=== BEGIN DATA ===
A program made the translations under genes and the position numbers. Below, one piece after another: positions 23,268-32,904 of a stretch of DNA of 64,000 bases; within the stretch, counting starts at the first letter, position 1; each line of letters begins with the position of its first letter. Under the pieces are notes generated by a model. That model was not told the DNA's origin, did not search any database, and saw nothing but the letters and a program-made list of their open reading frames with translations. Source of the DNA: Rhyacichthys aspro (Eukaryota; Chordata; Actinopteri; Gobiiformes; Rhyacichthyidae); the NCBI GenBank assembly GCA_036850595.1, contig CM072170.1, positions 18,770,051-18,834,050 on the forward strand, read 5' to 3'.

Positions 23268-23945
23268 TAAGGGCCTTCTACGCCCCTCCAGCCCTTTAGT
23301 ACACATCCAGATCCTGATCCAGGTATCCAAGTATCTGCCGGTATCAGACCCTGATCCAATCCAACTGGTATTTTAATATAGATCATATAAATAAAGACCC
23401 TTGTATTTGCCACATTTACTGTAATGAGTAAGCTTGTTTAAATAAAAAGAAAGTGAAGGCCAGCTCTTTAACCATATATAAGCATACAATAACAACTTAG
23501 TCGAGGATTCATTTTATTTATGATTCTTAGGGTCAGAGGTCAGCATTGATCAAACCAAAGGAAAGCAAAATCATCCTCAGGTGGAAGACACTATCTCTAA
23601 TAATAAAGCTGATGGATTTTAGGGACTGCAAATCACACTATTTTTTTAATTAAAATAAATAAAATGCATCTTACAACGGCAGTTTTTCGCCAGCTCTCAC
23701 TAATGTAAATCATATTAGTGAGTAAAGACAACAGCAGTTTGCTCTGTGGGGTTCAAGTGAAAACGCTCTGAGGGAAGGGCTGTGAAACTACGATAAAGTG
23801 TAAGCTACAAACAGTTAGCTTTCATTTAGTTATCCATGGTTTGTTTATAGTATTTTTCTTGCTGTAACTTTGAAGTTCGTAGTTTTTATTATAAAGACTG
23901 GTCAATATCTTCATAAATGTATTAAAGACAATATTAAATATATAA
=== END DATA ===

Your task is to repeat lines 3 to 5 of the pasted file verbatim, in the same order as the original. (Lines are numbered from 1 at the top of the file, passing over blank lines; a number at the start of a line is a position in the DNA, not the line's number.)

23268 TAAGGGCCTTCTACGCCCCTCCAGCCCTTTAGT
23301 ACACATCCAGATCCTGATCCAGGTATCCAAGTATCTGCCGGTATCAGACCCTGATCCAATCCAACTGGTATTTTAATATAGATCATATAAATAAAGACCC
23401 TTGTATTTGCCACATTTACTGTAATGAGTAAGCTTGTTTAAATAAAAAGAAAGTGAAGGCCAGCTCTTTAACCATATATAAGCATACAATAACAACTTAG